Is the oral fungal pathogen Candida albicans a cariogen?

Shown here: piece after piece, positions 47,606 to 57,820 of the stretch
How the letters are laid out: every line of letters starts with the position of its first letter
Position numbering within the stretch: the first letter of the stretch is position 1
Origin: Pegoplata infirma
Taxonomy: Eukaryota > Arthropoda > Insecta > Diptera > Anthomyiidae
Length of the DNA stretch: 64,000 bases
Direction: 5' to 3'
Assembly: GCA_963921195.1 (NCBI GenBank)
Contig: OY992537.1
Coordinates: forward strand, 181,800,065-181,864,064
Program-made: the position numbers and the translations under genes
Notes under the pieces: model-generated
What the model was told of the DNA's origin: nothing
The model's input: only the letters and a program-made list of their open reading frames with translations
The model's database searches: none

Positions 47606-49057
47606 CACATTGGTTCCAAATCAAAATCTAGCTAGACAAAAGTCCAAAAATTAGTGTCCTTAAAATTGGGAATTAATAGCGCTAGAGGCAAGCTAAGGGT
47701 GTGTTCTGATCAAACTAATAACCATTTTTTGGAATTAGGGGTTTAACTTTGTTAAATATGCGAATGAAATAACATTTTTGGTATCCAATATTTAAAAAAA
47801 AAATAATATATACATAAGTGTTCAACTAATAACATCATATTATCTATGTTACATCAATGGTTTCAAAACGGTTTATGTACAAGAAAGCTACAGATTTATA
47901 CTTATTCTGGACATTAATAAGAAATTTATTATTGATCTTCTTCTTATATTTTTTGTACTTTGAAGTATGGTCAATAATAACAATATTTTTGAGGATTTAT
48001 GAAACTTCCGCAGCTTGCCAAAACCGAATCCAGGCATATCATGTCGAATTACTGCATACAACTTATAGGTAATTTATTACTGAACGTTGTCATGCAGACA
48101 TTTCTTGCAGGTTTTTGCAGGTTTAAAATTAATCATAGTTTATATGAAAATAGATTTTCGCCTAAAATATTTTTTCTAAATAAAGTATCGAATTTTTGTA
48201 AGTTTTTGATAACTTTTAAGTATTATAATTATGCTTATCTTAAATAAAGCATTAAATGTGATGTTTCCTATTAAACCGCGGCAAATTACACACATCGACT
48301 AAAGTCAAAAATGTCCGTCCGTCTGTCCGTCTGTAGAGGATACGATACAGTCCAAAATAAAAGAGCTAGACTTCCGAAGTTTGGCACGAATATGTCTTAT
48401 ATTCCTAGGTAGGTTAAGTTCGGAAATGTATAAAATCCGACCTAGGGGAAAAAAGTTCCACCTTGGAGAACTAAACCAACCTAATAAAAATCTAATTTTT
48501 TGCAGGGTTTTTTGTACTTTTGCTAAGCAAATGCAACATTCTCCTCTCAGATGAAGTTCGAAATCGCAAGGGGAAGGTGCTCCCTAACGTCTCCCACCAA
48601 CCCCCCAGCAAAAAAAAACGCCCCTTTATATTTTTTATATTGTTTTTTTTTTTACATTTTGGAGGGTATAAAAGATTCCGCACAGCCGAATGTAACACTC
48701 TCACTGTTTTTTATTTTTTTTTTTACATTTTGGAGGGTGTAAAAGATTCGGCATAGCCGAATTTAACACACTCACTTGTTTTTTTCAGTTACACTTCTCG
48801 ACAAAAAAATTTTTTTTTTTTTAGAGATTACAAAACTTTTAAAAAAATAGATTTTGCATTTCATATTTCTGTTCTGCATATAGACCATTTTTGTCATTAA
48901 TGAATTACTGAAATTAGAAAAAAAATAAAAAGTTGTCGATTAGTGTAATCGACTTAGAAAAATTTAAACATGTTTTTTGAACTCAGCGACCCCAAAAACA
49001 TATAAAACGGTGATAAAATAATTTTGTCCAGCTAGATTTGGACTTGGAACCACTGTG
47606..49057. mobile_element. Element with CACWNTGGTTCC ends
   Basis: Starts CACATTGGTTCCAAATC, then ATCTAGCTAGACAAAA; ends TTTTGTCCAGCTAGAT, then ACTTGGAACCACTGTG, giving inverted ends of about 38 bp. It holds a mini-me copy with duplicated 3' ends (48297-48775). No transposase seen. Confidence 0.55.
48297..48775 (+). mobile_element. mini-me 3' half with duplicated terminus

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Pathobiology of dental caries is complex. Data from recent molecular microbiologic studies have further redefined the role of the oral microbiome in the etiology of dental caries. This new information challenges the conventional view on the hegemony of classic cariogenic prokaryotes such as Streptococcus mutans in caries etiology, and raises the intriguing possibility of the participation of the eukaryotic oral fungal pathogen Candida in the caries process. The virulence attributes of Candida species such as their acidogenicity and aciduric nature, the ability to develop profuse biofilms, ferment and assimilate dietary sugars, and produce collagenolytic proteinases are all indicative of their latent cariogenic potential. Based on the above, oral candidal counts have been used by some as a caries risk indicator. On the contrary, other studies suggest that Candida is merely a passenger extant in an acidic cariogenic milieu, and not a true pathogen. In this review, we critically examine the varying roles of Candida, and traditionally accepted cariogens such as the mutans group of streptococci in the pathobiology of dental caries. The weight of available data tends to imply that Candida may play a pivotal role as a secondary agent perpetuating the carious process, especially in dentinal caries.